Also the pandemic has shown an ugly light on the need for more systematic change and policies supporting new parents. For those lucky enough to have it, paid parental leave is a huge reason for higher levels of breastfeeding, which has given many new parents the financial flexibility and the gift of time to focus on breastfeeding. Also of note, the children of educated, well-off mothers are more likely to breastfeed because they have access to paid parental leave, careers with access to breaks for breast pumping, and disposable income to hire support such as night nurses. However, according to a national survey of employers conducted by the Bureau of Labor Statistics (BLS), only 17% of private industry U.S. employees had access to paid family leave through their employers. Paid parental leave in the private sector is voluntary and more prevalent among managerial and professional occupations.To continue to improve these levels for all new parents, not just those lucky enough to have it through their employer, the true way to make systemic change is by implementing paid parental leave universally across the country (so make sure to call your Congresswomen and Congressmen!). In the meantime and even if it does get implemented (fingers crossed!), we need to think about the parent experience and how we can support them in the most convenient and effective way possible with online breastfeeding and infant nutrition support.
We created SimpliFed to help support parents in their baby’s breastfeeding and nutrition journey. SimpliFed offers three types of appointments with our board-certified lactation consultants: a free appointment for pregnant parents to learn more about their options, a 30-minute $50 appointment for quicker questions, and a longer 1-hour appointment for $150 with new parents with follow-up communications.
What’s next for your business? What can we expect to see over the next few years?
We are highly focused on continuing to build a relationship with new parents to meet them where they are at. In the coming years, we are focused on delivering a more longitudinal experience starting during pregnancy to help parents reach their feeding goals – whatever those might be!
What is the biggest lesson you have learned in 2020?
The biggest lesson that I have learned in 2020 is the importance of taking care of you and your family first, then the business. Without your health and sanity,, then nothing else can work! As women and working parents, we can tend to forget that. Also more than ever, we need strong female leaders who can be role models for our children and tackle some of the systemic issues facing society. Ruth Bader Ginsburg tackled issues surrounding gender equality in a methodical, thoughtful way to change the game for millions across the country. One of my favorite quotes of hers is “Real change, enduring change happens one step at a time.” To better support moms and babies, we believe is SimpliFed is one, small step in that journey and we are part of countless others trying to tackle some of the previously under-supported issues surrounding maternal and baby health.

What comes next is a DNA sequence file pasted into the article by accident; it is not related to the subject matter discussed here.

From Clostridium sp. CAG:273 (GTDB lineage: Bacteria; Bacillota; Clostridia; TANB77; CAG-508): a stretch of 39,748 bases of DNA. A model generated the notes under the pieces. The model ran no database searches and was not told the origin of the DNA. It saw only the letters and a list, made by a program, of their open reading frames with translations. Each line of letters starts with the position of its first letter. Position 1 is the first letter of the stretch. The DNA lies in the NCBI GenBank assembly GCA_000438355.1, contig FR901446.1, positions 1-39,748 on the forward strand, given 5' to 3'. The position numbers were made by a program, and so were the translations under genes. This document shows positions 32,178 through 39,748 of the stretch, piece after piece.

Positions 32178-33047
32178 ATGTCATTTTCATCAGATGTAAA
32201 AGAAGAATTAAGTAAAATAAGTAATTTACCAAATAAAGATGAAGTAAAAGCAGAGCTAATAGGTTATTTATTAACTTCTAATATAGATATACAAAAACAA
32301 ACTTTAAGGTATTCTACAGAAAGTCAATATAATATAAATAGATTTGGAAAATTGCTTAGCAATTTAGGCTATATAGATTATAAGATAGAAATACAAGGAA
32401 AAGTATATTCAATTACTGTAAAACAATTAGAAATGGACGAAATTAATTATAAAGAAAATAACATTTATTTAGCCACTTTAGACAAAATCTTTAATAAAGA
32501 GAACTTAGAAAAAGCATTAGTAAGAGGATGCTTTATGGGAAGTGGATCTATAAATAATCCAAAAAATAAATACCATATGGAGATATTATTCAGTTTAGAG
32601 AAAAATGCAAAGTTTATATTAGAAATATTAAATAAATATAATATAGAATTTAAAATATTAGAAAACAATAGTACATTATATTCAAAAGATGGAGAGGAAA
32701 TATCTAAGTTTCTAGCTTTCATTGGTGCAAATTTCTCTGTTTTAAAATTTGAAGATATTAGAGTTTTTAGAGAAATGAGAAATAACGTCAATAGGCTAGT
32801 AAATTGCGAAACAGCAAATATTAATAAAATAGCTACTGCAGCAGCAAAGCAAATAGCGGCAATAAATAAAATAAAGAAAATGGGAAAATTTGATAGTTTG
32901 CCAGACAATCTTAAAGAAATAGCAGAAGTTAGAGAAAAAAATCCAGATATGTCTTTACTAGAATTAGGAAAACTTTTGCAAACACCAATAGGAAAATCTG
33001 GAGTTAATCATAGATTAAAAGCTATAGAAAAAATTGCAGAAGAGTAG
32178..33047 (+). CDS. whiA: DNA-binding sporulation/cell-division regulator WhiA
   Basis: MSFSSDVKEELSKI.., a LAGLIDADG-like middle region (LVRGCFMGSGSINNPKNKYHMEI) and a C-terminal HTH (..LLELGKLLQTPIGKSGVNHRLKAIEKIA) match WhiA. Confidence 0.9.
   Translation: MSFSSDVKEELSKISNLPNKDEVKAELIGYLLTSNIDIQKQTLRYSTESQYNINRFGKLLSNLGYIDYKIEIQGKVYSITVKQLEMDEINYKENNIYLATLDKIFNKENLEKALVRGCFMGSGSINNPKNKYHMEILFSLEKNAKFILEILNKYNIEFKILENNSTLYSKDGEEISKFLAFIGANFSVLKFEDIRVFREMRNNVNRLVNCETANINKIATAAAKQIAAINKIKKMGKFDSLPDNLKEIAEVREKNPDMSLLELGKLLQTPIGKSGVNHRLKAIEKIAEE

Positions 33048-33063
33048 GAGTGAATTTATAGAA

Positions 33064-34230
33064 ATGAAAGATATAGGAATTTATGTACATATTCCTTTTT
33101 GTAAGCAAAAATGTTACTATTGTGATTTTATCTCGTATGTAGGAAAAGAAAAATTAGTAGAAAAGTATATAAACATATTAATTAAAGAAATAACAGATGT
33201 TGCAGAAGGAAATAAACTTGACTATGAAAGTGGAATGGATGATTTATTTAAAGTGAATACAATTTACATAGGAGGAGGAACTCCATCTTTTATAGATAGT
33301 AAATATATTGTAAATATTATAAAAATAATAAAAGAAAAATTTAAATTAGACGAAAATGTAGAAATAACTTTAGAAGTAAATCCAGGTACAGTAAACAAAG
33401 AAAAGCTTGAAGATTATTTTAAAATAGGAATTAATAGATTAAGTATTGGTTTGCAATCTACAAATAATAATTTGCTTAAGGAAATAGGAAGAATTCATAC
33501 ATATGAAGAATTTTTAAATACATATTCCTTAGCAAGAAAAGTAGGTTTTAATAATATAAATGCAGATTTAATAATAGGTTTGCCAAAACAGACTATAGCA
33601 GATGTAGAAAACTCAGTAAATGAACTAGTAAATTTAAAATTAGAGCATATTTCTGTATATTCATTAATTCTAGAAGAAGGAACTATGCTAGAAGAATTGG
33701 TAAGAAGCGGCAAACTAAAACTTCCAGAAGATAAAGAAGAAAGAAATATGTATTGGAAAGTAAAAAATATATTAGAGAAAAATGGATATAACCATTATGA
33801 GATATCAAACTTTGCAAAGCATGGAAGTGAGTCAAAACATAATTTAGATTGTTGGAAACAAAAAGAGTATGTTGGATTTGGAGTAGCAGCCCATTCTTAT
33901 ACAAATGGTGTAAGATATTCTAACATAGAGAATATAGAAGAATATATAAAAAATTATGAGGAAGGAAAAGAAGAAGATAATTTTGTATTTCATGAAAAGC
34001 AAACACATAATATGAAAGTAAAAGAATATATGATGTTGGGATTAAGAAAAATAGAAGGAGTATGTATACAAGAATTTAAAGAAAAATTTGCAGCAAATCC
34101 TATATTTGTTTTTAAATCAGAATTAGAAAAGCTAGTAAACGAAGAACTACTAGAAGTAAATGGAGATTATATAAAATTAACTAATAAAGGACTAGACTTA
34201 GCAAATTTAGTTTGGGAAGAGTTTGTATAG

What do you know now that you wish you knew when you were first starting your business?
I would take time to learn from peers about some of the not-as-sexy, but critical, pieces of starting a business, such as financing, accounting, taxes, legal matters, and insurance. I am so much more confident now than when I started because I now understand each of these at a much deeper level. I would tend to shy away from topics that I was unfamiliar with, but you can only ignore these topics for so long. The problem is that if you ignore them for too long, they build up and become urgent matters to solve. At that point, you are firefighting and the issue will be way more expensive (both financially and mentally!) to get the issue resolved.
Also I find that I learn a tremendous amount from near peers who are one step ahead of me in the growth of their business. They are fresh on the challenges that they just surmounted and I learn a tremendous amount from them, so I highly encourage founders to do somewhat regular check-ins with a near peer to learn from them. It increases your velocity of learning.
How have you managed to stay grounded this year?
My daughter Mae is 2 and she has definitely kept me grounded. She doesn’t understand the pandemic, which is nice to be an alternate reality with her. As much as possible, we go on walks and short hikes with her to get outside. Also starting SimpliFed has been helpful in keeping me focused on serving moms and babies during these troubling times.
Do you believe in work/life balance? What are some of your best tips?